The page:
It’s exciting to see Shyamalan on such confident footing once more, all these years later.
Willy the whale spends most of his time at sea and underwater in "Free Willy 3: The Rescue,'' and I liked him that way--as a whale rather than a toy. The movie is more interested in its human characters and in the issue of whale hunting than in whether Willy knows how to shake its head for "yes'' and "no.'' There is a majesty to whales that the second Willy movie trivialized. Part three returns to some of the human elements that made the first movie so good.
As the film opens Jesse (Jason James Richter) has signed on for the summer as an intern aboard a whale study vessel whose crew includes Randolph (August Schellenberg), his wise old friend from the earlier movies, and the oceanographer Drew (Annie Corley). Jesse rigs the onboard sound system to play a harmonica tune he knows will attract Willy, who is now free, gamboling in the waves of the Pacific Northwest, and about to become a father.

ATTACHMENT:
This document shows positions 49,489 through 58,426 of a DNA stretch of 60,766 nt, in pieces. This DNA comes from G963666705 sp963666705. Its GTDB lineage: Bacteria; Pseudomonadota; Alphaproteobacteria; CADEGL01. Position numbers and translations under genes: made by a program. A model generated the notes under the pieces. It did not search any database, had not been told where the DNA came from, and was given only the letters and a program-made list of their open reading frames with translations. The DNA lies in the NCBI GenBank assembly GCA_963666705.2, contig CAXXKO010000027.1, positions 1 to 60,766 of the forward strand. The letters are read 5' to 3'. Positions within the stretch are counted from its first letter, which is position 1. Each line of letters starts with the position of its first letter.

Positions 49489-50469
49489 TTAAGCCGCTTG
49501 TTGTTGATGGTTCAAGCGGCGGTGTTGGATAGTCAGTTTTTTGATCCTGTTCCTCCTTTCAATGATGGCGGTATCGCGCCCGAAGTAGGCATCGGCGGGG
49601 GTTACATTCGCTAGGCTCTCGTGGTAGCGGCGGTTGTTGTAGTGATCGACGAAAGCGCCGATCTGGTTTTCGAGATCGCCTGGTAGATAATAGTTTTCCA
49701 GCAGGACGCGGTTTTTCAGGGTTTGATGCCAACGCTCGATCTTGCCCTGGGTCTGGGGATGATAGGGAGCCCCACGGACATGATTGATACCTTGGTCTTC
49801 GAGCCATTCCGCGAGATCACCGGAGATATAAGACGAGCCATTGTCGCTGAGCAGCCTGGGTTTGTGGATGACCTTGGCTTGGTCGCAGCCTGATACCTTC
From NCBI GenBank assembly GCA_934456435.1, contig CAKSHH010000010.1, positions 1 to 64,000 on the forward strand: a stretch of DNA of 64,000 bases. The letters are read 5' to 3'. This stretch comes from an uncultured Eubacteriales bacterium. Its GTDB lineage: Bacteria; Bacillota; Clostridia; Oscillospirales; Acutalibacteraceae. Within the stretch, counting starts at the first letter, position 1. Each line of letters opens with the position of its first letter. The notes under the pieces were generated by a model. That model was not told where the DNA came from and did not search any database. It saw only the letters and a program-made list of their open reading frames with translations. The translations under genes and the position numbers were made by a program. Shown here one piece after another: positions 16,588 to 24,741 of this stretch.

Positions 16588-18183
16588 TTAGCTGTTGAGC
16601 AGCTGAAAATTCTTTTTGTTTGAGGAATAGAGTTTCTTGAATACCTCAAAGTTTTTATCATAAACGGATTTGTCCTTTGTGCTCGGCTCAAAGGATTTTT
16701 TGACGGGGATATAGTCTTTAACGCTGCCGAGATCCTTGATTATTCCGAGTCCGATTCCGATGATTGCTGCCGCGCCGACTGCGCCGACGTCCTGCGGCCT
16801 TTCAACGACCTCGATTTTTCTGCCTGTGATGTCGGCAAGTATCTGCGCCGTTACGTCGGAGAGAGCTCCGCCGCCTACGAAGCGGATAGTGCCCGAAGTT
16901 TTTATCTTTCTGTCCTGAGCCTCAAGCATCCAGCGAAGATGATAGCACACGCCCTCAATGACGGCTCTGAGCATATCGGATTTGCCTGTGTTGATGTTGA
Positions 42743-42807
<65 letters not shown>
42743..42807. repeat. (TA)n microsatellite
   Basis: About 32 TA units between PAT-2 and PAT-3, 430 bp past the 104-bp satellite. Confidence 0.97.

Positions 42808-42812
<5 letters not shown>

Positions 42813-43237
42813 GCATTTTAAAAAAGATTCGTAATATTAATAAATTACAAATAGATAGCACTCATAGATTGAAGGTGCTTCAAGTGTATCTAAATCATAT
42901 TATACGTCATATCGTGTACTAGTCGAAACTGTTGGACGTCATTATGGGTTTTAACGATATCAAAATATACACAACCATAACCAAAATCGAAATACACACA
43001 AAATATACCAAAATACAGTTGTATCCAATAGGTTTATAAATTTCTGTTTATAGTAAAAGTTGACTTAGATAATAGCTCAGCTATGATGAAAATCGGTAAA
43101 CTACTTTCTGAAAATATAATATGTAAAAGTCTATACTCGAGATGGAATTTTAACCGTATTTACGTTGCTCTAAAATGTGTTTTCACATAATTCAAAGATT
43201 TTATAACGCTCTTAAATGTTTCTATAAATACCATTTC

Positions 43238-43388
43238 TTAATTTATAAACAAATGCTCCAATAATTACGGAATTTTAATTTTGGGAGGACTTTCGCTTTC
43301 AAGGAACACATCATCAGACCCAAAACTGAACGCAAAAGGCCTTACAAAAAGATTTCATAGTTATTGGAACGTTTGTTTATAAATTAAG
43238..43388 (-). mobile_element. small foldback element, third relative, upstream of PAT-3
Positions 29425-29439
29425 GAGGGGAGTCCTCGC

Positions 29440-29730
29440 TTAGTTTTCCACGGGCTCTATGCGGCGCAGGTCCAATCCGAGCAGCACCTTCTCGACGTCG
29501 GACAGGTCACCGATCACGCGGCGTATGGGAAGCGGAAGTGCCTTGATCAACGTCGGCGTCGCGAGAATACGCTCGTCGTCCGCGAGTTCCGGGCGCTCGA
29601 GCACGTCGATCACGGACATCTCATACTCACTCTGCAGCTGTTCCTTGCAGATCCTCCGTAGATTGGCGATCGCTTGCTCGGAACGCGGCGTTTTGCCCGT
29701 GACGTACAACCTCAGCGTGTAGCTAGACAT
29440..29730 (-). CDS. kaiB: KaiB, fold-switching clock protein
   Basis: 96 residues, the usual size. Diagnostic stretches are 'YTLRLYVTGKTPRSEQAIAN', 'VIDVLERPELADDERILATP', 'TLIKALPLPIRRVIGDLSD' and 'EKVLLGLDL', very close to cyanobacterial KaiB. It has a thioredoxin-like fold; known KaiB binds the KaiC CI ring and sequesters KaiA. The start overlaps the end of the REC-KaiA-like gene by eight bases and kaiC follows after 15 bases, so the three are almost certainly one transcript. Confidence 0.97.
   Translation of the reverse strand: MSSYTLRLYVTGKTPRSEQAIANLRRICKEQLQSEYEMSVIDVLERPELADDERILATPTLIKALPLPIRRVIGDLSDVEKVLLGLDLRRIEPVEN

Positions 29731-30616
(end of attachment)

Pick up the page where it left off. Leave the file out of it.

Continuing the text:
Jesse has grown up (people keep asking him how old he is), and the movie supplies a new kid for the story: Max (Vincent Berry), still in grade school. He's thrilled when he learns that his dad (Patrick Kilpatrick) will take him along on his fishing boat--but saddened when he sees that the boat is secretly, and illegally, harpooning whales.
Max's dad, named John Wesley, is not a bad man, although he is doing a bad thing. He's a loving father who promises his son, "I'll teach you everything I know.'' And he speaks sadly of the days when hunting whales meant bringing light to the world--back when whale oil was used for lamps. Today, fetching $200 a pound, whale meat is secretly exported to Japan for sushi, but hunting them "means the right to earn a living.'' Max, wide-eyed and silent, keeps his peace. But then he meets Jesse, and the two boys have a moonlight meeting onboard the fishing ship during which Jesse simply and eloquently tells Max why it's wrong to hunt whales. Later, Max has a conversation on morality with his dad, who is hard-pressed to defend what he does.